Redon S, Zemp I, Lingner J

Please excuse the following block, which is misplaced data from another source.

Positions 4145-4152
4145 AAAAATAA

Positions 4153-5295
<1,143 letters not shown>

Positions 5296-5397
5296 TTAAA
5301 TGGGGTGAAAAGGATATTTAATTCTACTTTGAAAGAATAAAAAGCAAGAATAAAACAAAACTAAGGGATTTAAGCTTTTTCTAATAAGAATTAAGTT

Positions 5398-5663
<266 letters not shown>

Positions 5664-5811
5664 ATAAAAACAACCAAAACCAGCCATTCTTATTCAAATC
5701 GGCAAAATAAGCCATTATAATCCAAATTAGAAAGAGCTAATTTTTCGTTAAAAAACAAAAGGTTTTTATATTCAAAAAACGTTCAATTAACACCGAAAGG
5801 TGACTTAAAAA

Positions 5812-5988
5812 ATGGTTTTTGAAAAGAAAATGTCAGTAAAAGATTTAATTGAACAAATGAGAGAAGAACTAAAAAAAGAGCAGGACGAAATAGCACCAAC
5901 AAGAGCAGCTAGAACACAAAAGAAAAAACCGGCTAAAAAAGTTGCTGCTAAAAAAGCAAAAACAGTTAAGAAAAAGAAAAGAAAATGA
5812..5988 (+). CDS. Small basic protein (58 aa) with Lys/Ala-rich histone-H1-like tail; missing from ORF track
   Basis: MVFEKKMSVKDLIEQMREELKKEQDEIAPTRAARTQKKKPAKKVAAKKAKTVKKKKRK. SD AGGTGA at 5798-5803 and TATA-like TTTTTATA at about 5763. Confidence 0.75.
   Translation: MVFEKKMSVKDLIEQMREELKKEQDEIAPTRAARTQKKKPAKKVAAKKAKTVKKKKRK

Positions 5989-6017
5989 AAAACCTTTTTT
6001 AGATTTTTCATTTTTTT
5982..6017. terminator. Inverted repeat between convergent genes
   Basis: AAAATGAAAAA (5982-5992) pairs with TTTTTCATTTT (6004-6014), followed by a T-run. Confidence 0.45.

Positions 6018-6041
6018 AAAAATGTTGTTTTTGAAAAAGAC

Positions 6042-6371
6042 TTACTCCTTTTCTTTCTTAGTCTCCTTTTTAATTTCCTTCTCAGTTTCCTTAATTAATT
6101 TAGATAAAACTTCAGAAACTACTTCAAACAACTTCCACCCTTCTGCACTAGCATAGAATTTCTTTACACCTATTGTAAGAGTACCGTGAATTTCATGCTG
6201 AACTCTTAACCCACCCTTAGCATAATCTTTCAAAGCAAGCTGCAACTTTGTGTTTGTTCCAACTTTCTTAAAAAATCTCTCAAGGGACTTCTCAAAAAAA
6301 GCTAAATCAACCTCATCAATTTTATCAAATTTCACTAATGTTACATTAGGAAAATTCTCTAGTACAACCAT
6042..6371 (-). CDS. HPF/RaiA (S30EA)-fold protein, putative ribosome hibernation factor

Telomeres, the physical ends of eukaryotic chromosomes, are transcribed into telomeric repeat-containing RNA (TERRA), a large non-coding RNA, which forms an integral part of telomeric heterochromatin. In vitro, naked TERRA molecules are efficient inhibitors of human telomerase, base-pairing via their 5'-UUAGGG-3' repeats with the template sequence of telomerase RNA, in addition to contacting the telomerase reverse transcriptase protein subunit. In vivo, however, TERRA-mediated inhibition of telomerase can be prevented by unknown mechanisms. Also, heterogeneous nuclear ribonucleoprotein A1 (hnRNPA1) has been implicated in telomere length control. In vivo, TERRA is partially associated with hnRNPA1, and hnRNPA1 is also detected at telomeres. We demonstrate that on binding of TERRA, hnRNPA1 can alleviate the TERRA-mediated inhibition of telomerase. However, when in excess over TERRA, hnRNPA1 becomes itself an inhibitor of telomere extension, on binding of the telomeric DNA substrate. Yet, hnRNPA1 has no notable direct effects on the telomerase catalysis. Our in vitro results suggest that TERRA-mediated telomerase inhibition may be prevented by hnRNPA1 in vivo. Telomere extension by telomerase may require balanced levels of TERRA and hnRNPA1 at telomeres. Thus, TERRA and hnRNPA1 can function as a bimolecular regulator to turn telomerase and the telomere on and off.